Frank Lloyd Wright drawings: masterworks from the Frank Lloyd Wright archives

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Abrams, 1990 - Architecture - 303 pages
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Discusses in depth the drawings of Frank Lloyd Wright, focusing on his earliest work at the turn of the century and his plans for public buildings in the 1950s

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Contents

Preface
6
Chronology
296
Oscar R Munoz
303
Copyright

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About the author (1990)

Bruce Brooks Pfeiffer is director of the Frank Lloyd Wright Bruce Brooks Pfeiffer is director of the Frank Lloyd Wright Archives at the Frank Lloyd Wright Foundation. He is the autArchives at the Frank Lloyd Wright Foundation. He is the author or editor of many books on Wright, including "Frank Lloyhor or editor of many books on Wright, including "Frank Lloyd Wright and Lewis Mumford: Thirty Years of Correspondence."d Wright and Lewis Mumford: Thirty Years of Correspondence.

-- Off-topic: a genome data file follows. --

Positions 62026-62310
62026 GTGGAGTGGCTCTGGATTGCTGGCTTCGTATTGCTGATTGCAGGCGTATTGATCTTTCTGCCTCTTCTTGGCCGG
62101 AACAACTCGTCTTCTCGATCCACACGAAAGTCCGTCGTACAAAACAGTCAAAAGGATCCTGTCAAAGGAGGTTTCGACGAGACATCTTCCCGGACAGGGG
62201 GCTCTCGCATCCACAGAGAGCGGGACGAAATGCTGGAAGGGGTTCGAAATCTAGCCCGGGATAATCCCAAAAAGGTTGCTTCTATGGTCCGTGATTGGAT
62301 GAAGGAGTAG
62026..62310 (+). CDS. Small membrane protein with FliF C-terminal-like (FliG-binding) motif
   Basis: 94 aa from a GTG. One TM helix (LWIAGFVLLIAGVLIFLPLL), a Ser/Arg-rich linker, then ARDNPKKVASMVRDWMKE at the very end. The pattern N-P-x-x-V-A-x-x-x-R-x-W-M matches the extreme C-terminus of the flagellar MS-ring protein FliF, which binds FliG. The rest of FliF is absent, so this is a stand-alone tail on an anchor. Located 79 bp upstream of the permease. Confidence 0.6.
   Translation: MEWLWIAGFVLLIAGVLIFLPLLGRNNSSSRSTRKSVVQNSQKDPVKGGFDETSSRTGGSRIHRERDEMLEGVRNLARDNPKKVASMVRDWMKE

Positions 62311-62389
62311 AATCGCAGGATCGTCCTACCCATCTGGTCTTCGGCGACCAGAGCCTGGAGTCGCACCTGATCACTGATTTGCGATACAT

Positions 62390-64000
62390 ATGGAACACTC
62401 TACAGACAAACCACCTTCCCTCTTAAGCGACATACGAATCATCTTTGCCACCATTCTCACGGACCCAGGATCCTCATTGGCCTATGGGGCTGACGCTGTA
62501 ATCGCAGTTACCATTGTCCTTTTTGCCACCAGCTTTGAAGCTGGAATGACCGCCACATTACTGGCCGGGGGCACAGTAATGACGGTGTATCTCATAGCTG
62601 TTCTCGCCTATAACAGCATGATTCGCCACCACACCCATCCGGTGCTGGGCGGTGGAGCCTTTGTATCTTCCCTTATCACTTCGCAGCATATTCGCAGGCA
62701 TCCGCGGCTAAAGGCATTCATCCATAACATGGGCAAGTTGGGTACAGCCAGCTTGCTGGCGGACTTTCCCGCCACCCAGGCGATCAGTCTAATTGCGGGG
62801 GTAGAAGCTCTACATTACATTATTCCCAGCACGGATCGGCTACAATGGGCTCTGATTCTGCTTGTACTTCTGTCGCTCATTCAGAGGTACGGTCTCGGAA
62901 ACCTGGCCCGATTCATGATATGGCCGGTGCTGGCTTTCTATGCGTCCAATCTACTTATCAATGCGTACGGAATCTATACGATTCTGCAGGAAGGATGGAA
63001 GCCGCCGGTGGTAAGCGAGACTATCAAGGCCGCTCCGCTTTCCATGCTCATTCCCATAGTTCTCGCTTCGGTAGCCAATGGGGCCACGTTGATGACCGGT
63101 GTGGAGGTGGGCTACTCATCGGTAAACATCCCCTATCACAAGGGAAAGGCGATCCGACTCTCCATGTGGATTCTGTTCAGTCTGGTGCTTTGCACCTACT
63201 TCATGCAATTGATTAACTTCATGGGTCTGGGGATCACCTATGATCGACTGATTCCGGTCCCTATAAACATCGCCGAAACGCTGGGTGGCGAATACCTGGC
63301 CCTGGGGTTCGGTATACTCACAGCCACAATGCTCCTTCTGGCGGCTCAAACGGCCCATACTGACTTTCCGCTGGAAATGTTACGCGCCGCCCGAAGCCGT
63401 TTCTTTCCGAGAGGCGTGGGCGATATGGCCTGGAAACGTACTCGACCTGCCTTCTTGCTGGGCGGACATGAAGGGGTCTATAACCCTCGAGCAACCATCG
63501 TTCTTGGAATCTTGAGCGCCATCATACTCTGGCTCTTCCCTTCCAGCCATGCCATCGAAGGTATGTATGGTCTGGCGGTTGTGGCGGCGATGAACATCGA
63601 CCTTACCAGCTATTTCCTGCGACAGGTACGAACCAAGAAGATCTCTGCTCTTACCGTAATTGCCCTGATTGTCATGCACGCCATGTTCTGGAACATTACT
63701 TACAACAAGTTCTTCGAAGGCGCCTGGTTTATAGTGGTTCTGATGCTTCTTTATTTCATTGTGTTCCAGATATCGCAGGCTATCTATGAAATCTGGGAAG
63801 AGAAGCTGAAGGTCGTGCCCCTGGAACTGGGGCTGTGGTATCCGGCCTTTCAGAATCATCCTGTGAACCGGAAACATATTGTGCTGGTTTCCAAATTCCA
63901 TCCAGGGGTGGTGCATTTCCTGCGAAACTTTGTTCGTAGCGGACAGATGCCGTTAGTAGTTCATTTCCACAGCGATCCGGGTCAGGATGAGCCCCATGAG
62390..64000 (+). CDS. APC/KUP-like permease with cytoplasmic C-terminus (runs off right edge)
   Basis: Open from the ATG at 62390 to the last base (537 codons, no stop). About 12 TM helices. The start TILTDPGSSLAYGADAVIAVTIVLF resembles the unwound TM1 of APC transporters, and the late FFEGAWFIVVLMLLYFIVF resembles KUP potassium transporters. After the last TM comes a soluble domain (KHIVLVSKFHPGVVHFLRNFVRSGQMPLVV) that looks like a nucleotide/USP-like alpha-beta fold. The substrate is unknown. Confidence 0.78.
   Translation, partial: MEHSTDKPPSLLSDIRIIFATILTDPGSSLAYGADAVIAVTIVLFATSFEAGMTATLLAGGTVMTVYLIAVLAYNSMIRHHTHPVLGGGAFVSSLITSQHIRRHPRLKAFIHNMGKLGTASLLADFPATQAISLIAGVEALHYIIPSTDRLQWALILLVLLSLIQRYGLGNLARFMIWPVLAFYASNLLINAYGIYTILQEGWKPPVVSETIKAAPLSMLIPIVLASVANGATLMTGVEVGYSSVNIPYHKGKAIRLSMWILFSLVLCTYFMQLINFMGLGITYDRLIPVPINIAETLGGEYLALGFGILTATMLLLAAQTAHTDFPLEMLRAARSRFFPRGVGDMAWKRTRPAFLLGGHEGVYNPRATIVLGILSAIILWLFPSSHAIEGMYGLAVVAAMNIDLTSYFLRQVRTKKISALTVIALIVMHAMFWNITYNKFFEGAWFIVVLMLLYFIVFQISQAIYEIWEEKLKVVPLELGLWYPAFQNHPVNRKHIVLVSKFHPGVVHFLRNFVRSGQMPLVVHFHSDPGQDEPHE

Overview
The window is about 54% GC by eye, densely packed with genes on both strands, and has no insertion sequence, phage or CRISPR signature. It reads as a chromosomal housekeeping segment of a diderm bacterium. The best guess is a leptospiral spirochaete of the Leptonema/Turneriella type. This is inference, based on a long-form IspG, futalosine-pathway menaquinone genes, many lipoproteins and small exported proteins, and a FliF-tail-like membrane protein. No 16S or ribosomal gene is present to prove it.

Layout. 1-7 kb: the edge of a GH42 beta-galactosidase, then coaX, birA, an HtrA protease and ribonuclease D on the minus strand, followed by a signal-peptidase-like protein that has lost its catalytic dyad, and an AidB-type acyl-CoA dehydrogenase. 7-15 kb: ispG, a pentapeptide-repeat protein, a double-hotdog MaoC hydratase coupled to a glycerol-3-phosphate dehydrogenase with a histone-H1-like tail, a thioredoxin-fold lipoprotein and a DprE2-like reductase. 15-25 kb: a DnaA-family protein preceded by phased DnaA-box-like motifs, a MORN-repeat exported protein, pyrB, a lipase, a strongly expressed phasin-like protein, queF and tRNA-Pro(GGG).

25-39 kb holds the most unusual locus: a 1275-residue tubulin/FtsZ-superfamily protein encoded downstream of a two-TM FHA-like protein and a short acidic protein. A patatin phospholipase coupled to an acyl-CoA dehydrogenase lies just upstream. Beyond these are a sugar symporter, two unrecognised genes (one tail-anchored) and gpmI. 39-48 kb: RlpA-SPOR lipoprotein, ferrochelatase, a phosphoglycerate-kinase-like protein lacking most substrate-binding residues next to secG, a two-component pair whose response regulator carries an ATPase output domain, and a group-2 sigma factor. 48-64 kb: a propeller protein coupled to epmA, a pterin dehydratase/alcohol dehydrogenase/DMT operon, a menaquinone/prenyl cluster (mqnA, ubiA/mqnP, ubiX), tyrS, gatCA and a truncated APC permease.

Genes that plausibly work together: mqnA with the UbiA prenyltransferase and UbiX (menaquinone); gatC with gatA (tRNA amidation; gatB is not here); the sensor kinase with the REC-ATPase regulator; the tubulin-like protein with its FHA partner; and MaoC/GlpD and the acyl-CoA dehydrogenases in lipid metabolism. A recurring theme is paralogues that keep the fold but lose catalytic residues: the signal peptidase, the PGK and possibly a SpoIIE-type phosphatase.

Wright is widely considered the greatest American architect and certainly one of the most influential. Throughout a career of nearly 70 years, he produced masterpiece after masterpiece, each different and boldly new and yet each with the unmistakable touch of Wright's genius in the treatment of material, the detailing, and the overall concept. Born in Wisconsin of Welsh ancestry, Wright studied civil engineering at the University of Wisconsin and began his career in Chicago as chief assistant to Louis Henry Sullivan, who influenced his early thinking on the American architect as harbinger of democracy and on the organic nature of the true architecture. Out of these ideas, Wright developed the so-called prairie house, of which the Robie House in Chicago and the Avery Coonley House in Riverdale, Illinois, are outstanding examples. In the "prairie-style," Wright used terraces and porches to allow the inside to flow easily outside. Movement within such houses is also open and free-floating from room to room and from layer to layer. Public buildings followed: the Larkin Administration Building in Buffalo (destroyed) and the Unity Temple in Oak Park, Illinois, the former probably the most original and seminal office building up to that time (1905). The Midway Gardens in Chicago and the Imperial Hotel in Tokyo (both gone) came next, winning Wright still greater acclaim. Personal tragedy, misunderstanding, and neglect dogged Wright's middle years, but he prevailed, and in his later life gathered enormous success and fame. The masterworks of his mature years are the Johnson Wax Building in Racine, Wisconsin, and Fallingwater, Bear Run, Pennsylvania---with its bold cantilevered balconies over a running stream, probably the most admired and pictured private house in American architecture; then, toward the end of his life, the spiral design of the Guggenheim Museum in New York City. Wright's own houses, to which he joined architectural studios, are also noteworthy: Taliesin West was a true Shangri-la in the Arizona desert, to which he turned in order to escape the severe winters in Wisconsin, where he had built his extraordinary Taliesin East. Wright was a prolific and highly outspoken writer, ever polemical, ever ready to propagate his ideas and himself. All of his books reflect a passionate dedication to his beliefs---in organic architecture, democracy, and creativity.

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